At the time, “(Scott) was working in health care,” Cavanagh said. “We thought he would make a great addition to the team.” Through the many applications Cavanagh received, Syndigo officials decided to go with Scott for the customer success position.
Meeting The Headhunters
Cavanagh was linked with Burns on April 2, 2022. She had randomly seen one of Burns' posts and thought she would strike up a LinkedIn conversation and connect. She's been impressed with what she's seen Burns do when giving others shoutouts.
“Laurel is one of the ones I've seen that can run with it,” Cavanaugh said. “She's consistently promoting job seekers and trying to help them. And, she features great people.”
Cavanagh, also known by the hashtag #TabtheRecruiter, hired another of Burns' #hypethishuman candidates, Emily Endsley.
Burns said Endsley was the first person she highlighted in her #hypethishuman series. She'd written the post from a stair lift while snowboarding. This first profile had no #hypethishuman graphic card. Burns added the images when she realized plain-text posts didn't garner much traction.
Endsley was a transitioning teacher looking for another job. Burns' card caused Cavanagh to notice Endsley. She noticed Endsley's posts, which she would not have seen without Burns' #hirethishuman comments.
“I liked what Emily was saying in the comments. Her energy. Her enthusiasm,” Cavanagh said.
Endsley wanted to pivot into a customer success position, and Cavanaugh had one open. Yes, the same designation Cavanagh hired Scott to fill. The company has multiple customer success positions.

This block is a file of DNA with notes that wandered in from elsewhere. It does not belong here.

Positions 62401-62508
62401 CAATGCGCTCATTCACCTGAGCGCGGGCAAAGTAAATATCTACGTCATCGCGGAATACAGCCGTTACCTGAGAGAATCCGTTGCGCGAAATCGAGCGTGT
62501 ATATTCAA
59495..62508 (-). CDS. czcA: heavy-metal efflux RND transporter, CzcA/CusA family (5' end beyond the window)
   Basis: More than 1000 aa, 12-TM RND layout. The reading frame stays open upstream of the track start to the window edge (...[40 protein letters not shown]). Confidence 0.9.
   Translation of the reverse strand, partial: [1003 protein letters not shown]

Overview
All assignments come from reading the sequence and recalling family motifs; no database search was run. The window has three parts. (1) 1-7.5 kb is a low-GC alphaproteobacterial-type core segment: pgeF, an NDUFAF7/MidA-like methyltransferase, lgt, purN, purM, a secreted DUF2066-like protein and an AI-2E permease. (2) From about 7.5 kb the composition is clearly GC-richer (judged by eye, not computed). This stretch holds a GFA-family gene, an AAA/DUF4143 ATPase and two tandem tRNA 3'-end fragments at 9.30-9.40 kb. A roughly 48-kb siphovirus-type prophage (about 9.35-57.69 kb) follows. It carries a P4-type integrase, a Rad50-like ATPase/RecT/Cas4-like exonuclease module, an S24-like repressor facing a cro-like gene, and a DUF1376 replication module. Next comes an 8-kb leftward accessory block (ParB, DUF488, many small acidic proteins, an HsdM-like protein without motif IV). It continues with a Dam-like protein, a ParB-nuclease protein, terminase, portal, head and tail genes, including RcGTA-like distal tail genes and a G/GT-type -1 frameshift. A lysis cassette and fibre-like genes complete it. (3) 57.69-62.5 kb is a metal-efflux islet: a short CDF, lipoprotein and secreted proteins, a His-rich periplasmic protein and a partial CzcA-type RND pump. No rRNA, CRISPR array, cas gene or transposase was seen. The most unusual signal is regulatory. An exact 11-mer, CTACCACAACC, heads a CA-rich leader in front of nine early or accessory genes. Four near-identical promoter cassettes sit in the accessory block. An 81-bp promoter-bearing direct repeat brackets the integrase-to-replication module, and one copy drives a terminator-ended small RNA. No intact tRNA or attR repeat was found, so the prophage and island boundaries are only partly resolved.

And, when someone gets hired, Burns makes sure everyone in her network knows by stamping on each candidate's #HireThisHuman graphic card, in block-red letters, the hashtag #Hiredthishuman.
Cavanagh says Burns is one of her go-tos when she needs to fill a job opening.
How #Hypethishuman Started
#HireThisHuman was gaining traction, but something was missing.
“I saw the need for another type of shoutout,” Burns explained.
Other LinkedIn users are just as talented but aren't getting the recognition. Some LinkedIn members are looking for jobs but do not want their present employers to find out through a public announcement.
Looking to fill the gap with something similar to #HireThisHuman and a fan of alliteration, Burns decided on another title, #hypethishuman.
“I think it's incredible,” said Aaron Barreiro of Burns' work with the LinkedIn community. Barreiro is featured as one of Burns' #hypethishuman.
Burns said she had been impressed with Barreiro's story and wanted others to learn about his fantastic service.
Barreiro and his wife, Rosaneli Barreiro, started a non-profit, Our Cross to Bear Ministries, in Matamoros, Tamaulipas, Mexico. The goal of this non-profit, which they have self-funded, is to keep children away from gangs and off the streets.
Born in Texas, Barreiro moved to Mexico with his newlywed wife on May 10, 2018, for what they thought would be a volunteer trip for a few years to help local churches.
“After spending some time down here, we see a lot of need – especially around the youth,” he said. So, they decided to stay.
The two have purchased land and have provided activities for the children and teenagers, from providing playtime to the younger boys and girls to teaching life skills to the adolescents. Barreiro said they've probably served about 20 to 60 children directly – apart from the 300 who have participated in the youth festivals Barreiro and his wife organize.
Altogether, Burns estimates she's promoted about 50 individuals on her account and plans to continue helping.
“Laurel has a servant's heart,” Cavanagh said. “I think she is actually looking for her next opportunity. I hope she finds something great, and she's awesome.”
This article was produced by Wealth of Geeks.